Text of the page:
Thursday, May 18, 2017

BPTS17 #1 - Where'd all these juniors come from??

Let me just say how excited I am to have completed a race upright. It's funny how little things can creep into your brain, but having wrecked 3 times already this year with 2 broken ribs, I was starting to get a little gun-shy of taking chances, or of riding in groups at all.

So this was going to be a simple race recap about how a bunch of kids from Miller School and Endorphin Fitness showed up with their coaching staff and put down a 25.x mph thrashing on us. Tales of glory would then have unfolded about attacks, counterattacks, and pointless ventures into the wind. It would have ended with me recounting a futile effort to block an inside line that nobody was pursuing, that ultimately took me out of sprinting contention on the final lap.

But that's not what ended up being the story. The story was equipment. And not just one piece, either.

For several weeks, I've noticed a smidgeon of drag in the Blue's drivetrain. When I last put it together, the bearings were so smooth it would ghost-pedal walking it down the street. Lately that effect wasn't happening at all, even if I rolled the bike up to lunacy speed on the stand and let go of the pedals, they would just stop. That's normal on most bikes, but not on my race bike.

I had thought maybe it was the freehub bearing, or possibly that my bottom bracket was due for a re-grease, but the cranks still turned freely, they just wouldn't ghost-pedal. I compared the relative resistance to my other steeds, and it didn't feel too out of whack, so I figured I could just let it ride for a while. And my power numbers were looking really good, but not exponentially higher (nothing implying a serious problem with the driveline).

But then I struggled at Wintergreen. I got hard dropped on a group ride. I felt like a dying fish at Bryan Park. Something was not right.

So yesterday I went out to the garage and re-tried my usual friction tests: one-finger reverse turning the cranks, back-spinning the wheel on different bikes in the same gear, and holy crap the thing only turned the cranks 1 revolution. The commuter managed 2.5 revolutions on much cheaper components.

I pulled the crankset, and the drive-side bottom bracket bearing was seized. It would rock back & forth about 3-degrees, but it would not turn no matter what I tried.

Now I don't know about you, but I don't typically have a set of spare ceramic 2437 ABEC-5 bearings sitting around, so while I immediately went in and ordered a new (expensive) set, I also knew this set had to be unstuck.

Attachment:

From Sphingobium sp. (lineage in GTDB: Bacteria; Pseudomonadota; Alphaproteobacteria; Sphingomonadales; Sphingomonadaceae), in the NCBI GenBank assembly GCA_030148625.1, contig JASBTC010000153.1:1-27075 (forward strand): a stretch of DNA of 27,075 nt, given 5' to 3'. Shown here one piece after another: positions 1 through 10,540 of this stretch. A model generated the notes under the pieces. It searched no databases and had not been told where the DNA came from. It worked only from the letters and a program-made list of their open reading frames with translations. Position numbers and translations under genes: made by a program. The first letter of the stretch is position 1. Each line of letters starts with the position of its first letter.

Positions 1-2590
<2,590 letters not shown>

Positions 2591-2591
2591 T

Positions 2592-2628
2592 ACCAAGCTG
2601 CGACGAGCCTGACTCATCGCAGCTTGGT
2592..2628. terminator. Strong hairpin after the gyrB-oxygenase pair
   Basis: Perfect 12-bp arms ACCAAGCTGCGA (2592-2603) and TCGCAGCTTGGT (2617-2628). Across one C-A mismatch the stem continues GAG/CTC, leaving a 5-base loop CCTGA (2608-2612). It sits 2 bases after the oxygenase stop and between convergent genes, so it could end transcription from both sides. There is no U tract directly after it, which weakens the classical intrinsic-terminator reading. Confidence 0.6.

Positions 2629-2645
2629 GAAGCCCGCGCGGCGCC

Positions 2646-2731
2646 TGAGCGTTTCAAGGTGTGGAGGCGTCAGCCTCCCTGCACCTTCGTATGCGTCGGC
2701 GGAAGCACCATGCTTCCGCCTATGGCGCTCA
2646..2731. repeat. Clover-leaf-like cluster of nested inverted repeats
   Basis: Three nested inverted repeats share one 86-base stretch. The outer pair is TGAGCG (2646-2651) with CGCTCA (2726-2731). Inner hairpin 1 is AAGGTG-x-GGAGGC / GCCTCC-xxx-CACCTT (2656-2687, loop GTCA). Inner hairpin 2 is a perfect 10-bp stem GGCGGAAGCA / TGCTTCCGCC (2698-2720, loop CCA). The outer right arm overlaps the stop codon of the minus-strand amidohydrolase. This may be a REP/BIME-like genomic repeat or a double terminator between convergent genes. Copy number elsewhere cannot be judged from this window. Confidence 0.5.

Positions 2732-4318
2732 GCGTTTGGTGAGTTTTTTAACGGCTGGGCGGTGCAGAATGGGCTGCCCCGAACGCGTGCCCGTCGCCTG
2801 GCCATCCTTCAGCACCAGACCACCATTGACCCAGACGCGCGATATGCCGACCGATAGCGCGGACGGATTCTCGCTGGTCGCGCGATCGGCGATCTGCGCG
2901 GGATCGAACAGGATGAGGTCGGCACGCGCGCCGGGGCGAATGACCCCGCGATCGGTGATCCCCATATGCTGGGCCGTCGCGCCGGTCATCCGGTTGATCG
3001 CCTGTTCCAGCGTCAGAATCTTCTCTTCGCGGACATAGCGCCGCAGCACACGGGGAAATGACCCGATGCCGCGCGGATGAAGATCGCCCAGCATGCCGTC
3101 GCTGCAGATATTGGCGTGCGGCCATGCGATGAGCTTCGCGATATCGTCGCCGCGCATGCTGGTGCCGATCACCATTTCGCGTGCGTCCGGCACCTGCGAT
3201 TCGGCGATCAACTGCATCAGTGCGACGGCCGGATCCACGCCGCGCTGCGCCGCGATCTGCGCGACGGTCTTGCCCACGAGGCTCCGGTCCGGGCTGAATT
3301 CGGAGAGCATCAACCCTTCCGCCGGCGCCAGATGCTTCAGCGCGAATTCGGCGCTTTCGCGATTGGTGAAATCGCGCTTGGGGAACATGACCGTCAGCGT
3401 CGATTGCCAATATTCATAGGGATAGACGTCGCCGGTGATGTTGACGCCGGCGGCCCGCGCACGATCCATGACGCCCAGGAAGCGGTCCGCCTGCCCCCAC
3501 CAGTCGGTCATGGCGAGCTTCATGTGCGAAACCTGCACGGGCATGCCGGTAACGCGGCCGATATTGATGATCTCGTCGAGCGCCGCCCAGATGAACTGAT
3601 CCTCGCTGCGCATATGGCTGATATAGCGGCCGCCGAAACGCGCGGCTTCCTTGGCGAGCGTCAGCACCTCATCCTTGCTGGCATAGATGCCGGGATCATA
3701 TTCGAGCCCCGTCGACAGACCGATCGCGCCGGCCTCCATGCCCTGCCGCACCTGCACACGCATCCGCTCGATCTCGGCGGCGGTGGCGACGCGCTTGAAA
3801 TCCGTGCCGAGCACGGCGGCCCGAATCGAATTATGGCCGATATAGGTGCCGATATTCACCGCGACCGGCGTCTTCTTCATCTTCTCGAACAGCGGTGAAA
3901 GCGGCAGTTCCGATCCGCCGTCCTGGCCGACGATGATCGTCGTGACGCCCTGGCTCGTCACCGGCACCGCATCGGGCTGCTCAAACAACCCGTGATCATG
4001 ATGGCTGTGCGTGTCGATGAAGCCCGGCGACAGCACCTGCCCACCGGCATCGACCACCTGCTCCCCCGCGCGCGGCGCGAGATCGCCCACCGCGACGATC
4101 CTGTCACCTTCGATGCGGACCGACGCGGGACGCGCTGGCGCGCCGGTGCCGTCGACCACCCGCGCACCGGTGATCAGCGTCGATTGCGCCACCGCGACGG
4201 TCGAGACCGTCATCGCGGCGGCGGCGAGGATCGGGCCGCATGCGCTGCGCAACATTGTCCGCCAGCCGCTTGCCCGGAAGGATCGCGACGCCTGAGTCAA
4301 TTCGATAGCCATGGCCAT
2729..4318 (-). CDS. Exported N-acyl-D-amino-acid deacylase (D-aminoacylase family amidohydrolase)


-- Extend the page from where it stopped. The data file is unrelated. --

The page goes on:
I pulled the seals and found no grease at all inside. The cranks had been turning on a thin layer of grease between the crankset-axle and the inner bearing race. 25.x mph over 30 minutes with a bearing completely seized? That'll slow you down a bit. It's a wonder the DA7900 crankset isn't deeply notched (and thank goodness, because I'm getting sick of throwing money at this bike, and it's one of only 5 parts I haven't replaced!)

I pulled the plastic carrier and worked the races until the whole assembly turned, grinding and begrudgingly, then chased the balls to one side and dumped the whole lot of it in a cup of solvent.

After a thorough scrub-down and drying of all the pieces, I dropped the balls back into the badly-scored outer race, re-seated the inner, spaced and re-inserted the carrier, then greased the ever-living shit out of everything with Redine CV-2. There's still a "feel" to the bearing, but now it spins freely.

I regreased the rest of everything and put it all back together, and now it ghost-pedals like a madman. Back-spinning the rear wheel turns the cranks closer to 5 or 6 full revs.

So that was one issue resolved(ish), but my trusty Garmin Edge 520 also decided Tuesday night was as good a time as any to start switching off randomly. First in the warm-up, then in the race, it  would record a couple of minutes and die. So I had to find out later how fast the whole thing was, which really pissed me off. I kind of rely on that thing to give me critical information about heart-rate, sustained power output, and other good info that I can review later to formulate future strategies.

Crazy thing was mine wasn't the only one that died during the race, which leads me to believe there may be a bug with the most recent 11.10 software. A full factory reset seems to have the unit working now, but that can't continue to happen during races, or I may have to start looking at other solutions.

Anyway, yadda yadda, bunch of juniors came out and beat up on us for 30 minutes, but we held on and were there in the end, just with no punch left. Finished just outside the top 10, and now my bike is in fighting shape for next time.

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